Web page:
Autistic children are not immune to everyday traumatic events such as personal injuries resulting from car wrecks, slips and falls, and other accidents. Unlike neurotypical individuals, however, autistic children react quite differently to the trauma associated with their injury and the emotional distress that can accompany it. Parents must understand how to support their autistic child immediately after the bad event and forward. 

Whether or not your child is autistic if they have experienced a personal injury due to an accident resulting from someone else’s negligence, you need to contact the best personal injury attorney you can find. 

According to the pros at the Chopin Law Firm LLC, a personal injury attorney in New Orleans, when accidents result in serious injuries to you or your loved ones, it can be easy to become overwhelmed by legal, medical, and emotional repercussions. An experienced personal injury attorney will not only help you navigate the volatile legal waters. They will also fight to get you the compensation you deserve so you can focus on your recovery. 

Supporting Autistic Children After a Traumatic Event: How Parents Can Help

Recovering after a traumatic event can be especially stressful for an autistic child and the parents. 

According to a recent report by Raising Children, autistic children, including teens, see the world differently than average developing kids. For instance, they are likely less aware of other people’s emotional and social cues. The way they manage and express their own emotions is different also. It’s said that autistic children often show their emotions by stimming.   

These differences can directly affect how autistic kids experience a traumatic event. Events that might seem minor to a neurotypical child can feel more traumatic and emotionally wrenching to an autistic child. Conversely, events that seem traumatic to seemingly normal individuals might not affect an autistic child in the least.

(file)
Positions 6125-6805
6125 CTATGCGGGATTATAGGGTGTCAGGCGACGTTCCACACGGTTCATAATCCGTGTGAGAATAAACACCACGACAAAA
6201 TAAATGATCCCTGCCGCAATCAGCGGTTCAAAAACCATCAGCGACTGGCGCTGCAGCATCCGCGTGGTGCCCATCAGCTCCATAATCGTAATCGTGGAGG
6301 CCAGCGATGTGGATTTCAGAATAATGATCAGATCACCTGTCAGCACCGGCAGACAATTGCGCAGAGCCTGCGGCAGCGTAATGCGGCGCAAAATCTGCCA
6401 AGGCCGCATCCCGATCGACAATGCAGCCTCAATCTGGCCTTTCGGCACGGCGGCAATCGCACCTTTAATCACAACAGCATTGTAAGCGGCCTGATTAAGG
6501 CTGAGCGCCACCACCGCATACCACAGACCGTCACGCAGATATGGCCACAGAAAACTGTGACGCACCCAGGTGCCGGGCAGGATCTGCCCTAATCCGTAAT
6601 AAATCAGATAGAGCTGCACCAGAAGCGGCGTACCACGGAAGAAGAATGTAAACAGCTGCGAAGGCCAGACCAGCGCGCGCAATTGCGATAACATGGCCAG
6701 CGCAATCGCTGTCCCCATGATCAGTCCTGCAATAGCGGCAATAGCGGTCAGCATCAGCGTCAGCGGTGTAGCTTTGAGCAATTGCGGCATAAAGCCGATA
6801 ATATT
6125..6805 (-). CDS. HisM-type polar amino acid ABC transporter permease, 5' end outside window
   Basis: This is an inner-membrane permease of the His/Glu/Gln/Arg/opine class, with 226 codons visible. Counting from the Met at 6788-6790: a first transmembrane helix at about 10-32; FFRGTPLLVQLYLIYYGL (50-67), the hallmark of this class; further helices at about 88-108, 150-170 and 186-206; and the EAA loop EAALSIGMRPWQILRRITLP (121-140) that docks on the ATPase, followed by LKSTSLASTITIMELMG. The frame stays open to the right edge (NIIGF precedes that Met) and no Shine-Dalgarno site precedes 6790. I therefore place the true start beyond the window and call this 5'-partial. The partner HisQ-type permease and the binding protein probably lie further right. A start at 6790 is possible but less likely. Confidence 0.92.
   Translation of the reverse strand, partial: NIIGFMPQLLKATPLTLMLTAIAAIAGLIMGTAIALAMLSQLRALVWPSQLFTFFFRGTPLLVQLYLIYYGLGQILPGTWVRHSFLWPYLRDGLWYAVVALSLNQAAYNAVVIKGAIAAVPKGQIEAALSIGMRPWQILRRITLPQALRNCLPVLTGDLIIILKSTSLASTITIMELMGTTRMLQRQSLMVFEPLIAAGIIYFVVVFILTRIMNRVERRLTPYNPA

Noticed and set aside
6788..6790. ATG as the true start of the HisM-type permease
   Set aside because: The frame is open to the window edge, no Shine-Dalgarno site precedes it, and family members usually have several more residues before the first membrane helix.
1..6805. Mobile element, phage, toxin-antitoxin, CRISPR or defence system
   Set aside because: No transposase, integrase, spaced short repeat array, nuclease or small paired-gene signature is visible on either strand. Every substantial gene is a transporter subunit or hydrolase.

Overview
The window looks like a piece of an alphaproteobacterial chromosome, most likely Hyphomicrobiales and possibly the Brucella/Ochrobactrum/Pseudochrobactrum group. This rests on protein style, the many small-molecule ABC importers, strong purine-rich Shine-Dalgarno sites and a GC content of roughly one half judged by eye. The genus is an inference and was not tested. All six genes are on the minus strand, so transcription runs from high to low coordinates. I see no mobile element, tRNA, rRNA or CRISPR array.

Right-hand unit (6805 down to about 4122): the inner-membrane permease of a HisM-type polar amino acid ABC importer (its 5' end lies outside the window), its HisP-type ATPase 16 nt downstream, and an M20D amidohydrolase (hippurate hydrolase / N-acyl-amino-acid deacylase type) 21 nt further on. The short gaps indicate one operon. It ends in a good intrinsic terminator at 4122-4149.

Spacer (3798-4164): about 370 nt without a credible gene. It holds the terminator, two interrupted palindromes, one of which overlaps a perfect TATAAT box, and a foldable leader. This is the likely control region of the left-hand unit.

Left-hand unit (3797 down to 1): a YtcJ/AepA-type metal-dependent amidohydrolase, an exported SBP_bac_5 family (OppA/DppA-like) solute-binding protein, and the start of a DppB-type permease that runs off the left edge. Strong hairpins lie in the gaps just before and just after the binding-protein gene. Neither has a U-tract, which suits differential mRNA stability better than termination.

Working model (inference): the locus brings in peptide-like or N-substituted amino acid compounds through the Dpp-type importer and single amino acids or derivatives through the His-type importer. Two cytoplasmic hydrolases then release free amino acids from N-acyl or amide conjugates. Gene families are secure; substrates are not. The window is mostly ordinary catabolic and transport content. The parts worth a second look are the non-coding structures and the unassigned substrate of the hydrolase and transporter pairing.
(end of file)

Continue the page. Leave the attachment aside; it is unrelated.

But then, oftentimes, autistic children will find some characteristics of a traumatic event far more emotionally stressful than others. For instance, a change in routine due to an accident can cause significant stress their routine is upset. They might also find it hard to deal with their loved one’s emotional changes, even if they are subtle.  

Assisting your autistic child with feeling calm and safe is considered one of the most important “first responder” actions immediately following a traumatic event, be it an auto accident or a house fire.

Here are a few ideas you can employ with your autistic child or teen: 

  • Spend quality time with your autistic child. Reassure them that you and other loved ones are close by. That you are willing to look after their emotional and physical needs. 
  • Allow your child to utilize a safe space or keep their routine if possible. This helps them significantly when they are under duress. The safe space could be under a table on a pillow, in a calm corner of the home, or even in a locker room at school. They might wish to play with a favorite toy, sing a song they love, or count their stuffed animals. Your child could even recite passages from a play or a movie they love (ecolahila). 
  • As a parent, consider the environment around you. Immediately following a traumatic event, consider what you can do to change the environment if it seems to be causing your child emotional stress. Suppose your child is sensitive to loud sounds or bright lights, such as those from an emergency responder vehicle. Place noise-canceling headphones and sunglasses on them.  
  • It’s also important to encourage your autistic child to shift their focus onto the objects around them instead of the feelings and thoughts going through their heads and causing them psychological stress. A grounding exercise or mindfulness game is said to be a big help in these situations. 

A traumatic event can be upsetting for a neurotypical child, but more so for autistic children. Make sure to be there to be supportive of your child’s needs, and you can help reduce those anxieties.

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